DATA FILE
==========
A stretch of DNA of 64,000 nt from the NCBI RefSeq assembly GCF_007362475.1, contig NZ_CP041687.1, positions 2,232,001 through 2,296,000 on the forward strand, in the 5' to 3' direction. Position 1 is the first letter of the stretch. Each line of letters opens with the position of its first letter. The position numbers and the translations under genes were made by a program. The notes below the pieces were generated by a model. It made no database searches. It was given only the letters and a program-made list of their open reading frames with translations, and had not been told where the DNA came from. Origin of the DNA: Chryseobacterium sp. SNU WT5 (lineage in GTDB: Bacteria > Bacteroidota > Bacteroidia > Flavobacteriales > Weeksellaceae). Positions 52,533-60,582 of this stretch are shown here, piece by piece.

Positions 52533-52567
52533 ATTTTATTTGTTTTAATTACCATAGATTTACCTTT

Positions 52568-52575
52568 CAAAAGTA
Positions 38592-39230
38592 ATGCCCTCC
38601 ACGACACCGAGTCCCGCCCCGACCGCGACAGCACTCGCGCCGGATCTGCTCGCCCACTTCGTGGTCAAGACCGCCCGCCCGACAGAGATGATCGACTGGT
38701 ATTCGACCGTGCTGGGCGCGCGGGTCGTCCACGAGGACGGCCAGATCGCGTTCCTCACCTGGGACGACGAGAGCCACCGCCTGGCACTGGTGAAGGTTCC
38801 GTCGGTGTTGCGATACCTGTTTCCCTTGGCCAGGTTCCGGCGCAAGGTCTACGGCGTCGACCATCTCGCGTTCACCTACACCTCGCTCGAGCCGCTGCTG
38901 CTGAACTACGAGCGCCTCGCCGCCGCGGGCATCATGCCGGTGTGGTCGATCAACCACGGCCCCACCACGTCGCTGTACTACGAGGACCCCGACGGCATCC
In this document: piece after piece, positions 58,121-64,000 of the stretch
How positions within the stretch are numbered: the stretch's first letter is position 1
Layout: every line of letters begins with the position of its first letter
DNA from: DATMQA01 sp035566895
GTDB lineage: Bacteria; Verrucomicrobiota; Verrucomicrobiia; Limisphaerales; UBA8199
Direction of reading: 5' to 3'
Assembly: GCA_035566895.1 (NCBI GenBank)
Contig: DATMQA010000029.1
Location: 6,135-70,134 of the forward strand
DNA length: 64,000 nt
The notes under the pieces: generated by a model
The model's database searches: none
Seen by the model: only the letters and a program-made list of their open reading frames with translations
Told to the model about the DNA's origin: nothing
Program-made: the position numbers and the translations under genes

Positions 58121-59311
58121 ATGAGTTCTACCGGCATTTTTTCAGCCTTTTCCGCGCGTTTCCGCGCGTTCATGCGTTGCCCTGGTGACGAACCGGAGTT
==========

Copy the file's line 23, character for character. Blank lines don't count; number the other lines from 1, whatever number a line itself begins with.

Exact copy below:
The model's database searches: none